Top Historic Sights in Yaroslavl, Russia

Explore the historic highlights of Yaroslavl

Spaso-Preobrazhensky Monastery

Spaso-Preobrazhensky monastery dates back to the 13th century. It was destroyed by fire in 1501, and the monastery as you see it today was mostly built in the 16th century. For centuries it was one of the biggest monasteries in Russia and by 1764 it owned vast amounts of land and had some 14,000 serfs. Almost every Tsar in history visited the monastery and it was behind its formidable walls that Minin and Pozharsky prepar ...
Founded: 1506-1516 | Location: Yaroslavl, Russia

St. John the Baptist Church

St. John the Baptist Church is considered to be the acme of the Yaroslavl school of architecture. It was built in 1671-1687 on the bank of Kotorosl river. Its walls and dome drums are covered with richly glazed tiles; the temple"s fifteen onion domes are assembled in three groups. The 7-storey, 45-metre high bell-tower was built later than the church itself in mid-1690s. The entire interior is covered with frescoes d ...
Founded: 1671-1687 | Location: Yaroslavl, Russia

Ascension Church

The Church of the Ascension of Christ is a four-piered penticupolar Orthodox church erected between 1677 and 1682. The first church on the site was commissioned in 1584 by Basil Kondaki, a wealthy Greek merchant, in order to prevent the planned construction of a Lutheran church in Kondakovo. A smaller parish church is dedicated to the Presentation of Jesus at the Temple. This late Baroque building incorporates the 17th-ce ...
Founded: 1677-1682 | Location: Yaroslavl, Russia

Fyodorovskaya Church

The Fyodorovskaya Church is a penticupolar parish Russian Orthodox church built by ordinary parishioners on the right bank of the Kotorosl River in Yaroslavl between 1682 and 1687. It is dedicated to Theotokos Feodorovskaya, a miraculous icon from nearby Kostroma. The building is notable as the first church in the region to be returned by the Soviets to the Russian Orthodox Church (in 1987). It served as the cathedral ch ...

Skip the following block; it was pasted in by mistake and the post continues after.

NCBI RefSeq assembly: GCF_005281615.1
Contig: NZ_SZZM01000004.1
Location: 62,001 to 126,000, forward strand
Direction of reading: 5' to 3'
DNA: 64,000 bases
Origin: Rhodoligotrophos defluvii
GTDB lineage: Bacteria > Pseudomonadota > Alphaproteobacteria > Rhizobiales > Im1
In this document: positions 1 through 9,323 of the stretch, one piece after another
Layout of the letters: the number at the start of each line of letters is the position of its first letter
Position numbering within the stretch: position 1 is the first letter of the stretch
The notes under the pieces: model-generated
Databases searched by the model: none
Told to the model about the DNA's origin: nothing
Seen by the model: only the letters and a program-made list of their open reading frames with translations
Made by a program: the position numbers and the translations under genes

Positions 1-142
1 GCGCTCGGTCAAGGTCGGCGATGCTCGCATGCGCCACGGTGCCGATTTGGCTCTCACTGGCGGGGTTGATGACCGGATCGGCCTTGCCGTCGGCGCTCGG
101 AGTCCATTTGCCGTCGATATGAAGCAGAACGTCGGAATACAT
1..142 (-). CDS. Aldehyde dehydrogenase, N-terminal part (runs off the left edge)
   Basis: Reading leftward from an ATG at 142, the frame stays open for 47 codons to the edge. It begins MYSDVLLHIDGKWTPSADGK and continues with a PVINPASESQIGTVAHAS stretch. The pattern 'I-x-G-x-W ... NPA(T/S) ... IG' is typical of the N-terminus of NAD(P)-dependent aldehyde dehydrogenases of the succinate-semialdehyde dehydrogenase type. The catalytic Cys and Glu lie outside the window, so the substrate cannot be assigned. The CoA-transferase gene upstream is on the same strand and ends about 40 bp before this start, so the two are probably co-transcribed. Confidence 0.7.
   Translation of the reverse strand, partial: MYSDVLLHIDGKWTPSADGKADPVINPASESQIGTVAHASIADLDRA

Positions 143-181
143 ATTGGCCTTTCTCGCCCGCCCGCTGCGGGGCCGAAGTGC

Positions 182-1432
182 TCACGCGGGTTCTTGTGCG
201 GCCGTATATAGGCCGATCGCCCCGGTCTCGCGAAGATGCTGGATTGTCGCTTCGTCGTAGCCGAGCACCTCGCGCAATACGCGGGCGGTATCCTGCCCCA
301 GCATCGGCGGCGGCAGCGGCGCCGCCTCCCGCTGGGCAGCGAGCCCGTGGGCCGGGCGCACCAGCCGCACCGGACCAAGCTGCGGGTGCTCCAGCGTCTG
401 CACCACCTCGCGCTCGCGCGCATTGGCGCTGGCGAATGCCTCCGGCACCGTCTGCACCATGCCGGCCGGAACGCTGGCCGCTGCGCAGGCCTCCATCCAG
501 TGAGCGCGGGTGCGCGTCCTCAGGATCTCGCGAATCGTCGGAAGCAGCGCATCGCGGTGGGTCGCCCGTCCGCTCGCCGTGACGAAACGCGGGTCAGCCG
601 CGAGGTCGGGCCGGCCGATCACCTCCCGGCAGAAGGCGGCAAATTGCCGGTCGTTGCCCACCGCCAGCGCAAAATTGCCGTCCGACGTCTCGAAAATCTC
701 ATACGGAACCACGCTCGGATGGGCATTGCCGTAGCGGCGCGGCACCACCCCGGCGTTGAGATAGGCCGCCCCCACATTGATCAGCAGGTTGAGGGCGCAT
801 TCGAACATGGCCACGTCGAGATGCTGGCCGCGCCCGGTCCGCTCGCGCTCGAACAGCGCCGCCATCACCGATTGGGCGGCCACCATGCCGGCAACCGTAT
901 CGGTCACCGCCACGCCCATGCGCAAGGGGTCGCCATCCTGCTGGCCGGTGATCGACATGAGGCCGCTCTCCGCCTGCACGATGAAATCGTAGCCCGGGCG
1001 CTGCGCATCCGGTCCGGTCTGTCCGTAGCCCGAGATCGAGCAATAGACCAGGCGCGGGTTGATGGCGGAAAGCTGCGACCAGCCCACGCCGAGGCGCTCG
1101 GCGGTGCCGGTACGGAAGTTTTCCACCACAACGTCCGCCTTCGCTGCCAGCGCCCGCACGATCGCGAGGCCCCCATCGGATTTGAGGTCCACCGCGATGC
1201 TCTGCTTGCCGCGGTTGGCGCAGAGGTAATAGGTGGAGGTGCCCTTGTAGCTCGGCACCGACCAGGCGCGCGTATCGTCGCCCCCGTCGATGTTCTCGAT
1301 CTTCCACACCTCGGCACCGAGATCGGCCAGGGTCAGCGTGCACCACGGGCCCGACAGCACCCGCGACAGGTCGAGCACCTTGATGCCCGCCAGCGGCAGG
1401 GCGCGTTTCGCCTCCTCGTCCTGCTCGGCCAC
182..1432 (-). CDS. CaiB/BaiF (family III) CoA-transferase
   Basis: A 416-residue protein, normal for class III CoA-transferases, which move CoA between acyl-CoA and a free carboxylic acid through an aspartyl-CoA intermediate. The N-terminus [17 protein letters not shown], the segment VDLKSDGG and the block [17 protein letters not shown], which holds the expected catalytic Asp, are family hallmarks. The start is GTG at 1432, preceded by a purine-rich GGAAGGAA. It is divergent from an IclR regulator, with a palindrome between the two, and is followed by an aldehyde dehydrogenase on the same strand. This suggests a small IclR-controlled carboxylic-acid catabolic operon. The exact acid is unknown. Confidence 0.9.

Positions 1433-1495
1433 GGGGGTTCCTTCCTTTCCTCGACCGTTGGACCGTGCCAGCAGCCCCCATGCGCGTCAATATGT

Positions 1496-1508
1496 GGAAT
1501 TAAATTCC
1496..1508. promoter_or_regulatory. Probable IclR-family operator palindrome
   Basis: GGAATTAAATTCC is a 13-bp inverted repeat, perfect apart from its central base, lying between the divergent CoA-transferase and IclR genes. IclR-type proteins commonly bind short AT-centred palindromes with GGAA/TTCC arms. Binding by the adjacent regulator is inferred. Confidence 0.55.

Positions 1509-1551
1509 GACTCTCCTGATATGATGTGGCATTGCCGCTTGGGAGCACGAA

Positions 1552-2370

Founded: 1682-1687 | Location: Yaroslavl, Russia

Featured Historic Landmarks, Sites & Buildings

Historic Site of the week

Roman Walls of Lugo

Roman Walls of Lugo are an exceptional architectural, archaeological and constructive legacy of Roman engineering, dating from the 3rd and 4th centuries AD. The Walls are built of internal and external stone facings of slate with some granite, with a core filling of a conglomerate of slate slabs and worked stone pieces from Roman buildings, interlocked with lime mortar.

Their total length of 2117 m in the shape of an oblong rectangle occupies an area of 1.68 ha. Their height varies between 8 and 10 m, with a width of 4.2 m, reaching 7 m in some specific points. The walls still contain 85 external towers, 10 gates (five of which are original and five that were opened in modern times), four staircases and two ramps providing access to the walkway along the top of the walls, one of which is internal and the other external. Each tower contained access stairs leading from the intervallum to the wall walk of town wall, of which a total of 21 have been discovered to date.

The defences of Lugo are the most complete and best preserved example of Roman military architecture in the Western Roman Empire.

Despite the renovation work carried out, the walls conserve their original layout and the construction features associated with their defensive purpose, with walls, battlements, towers, fortifications, both modern and original gates and stairways, and a moat.

Since they were built, the walls have defined the layout and growth of the city, which was declared a Historical-Artistic Ensemble in 1973, forming a part of it and becoming an emblematic structure that can be freely accessed to walk along. The local inhabitants and visitors alike have used them as an area for enjoyment and as a part of urban life for centuries.

The fortifications were added to UNESCO"s World Heritage List in late 2000 and are a popular tourist attraction.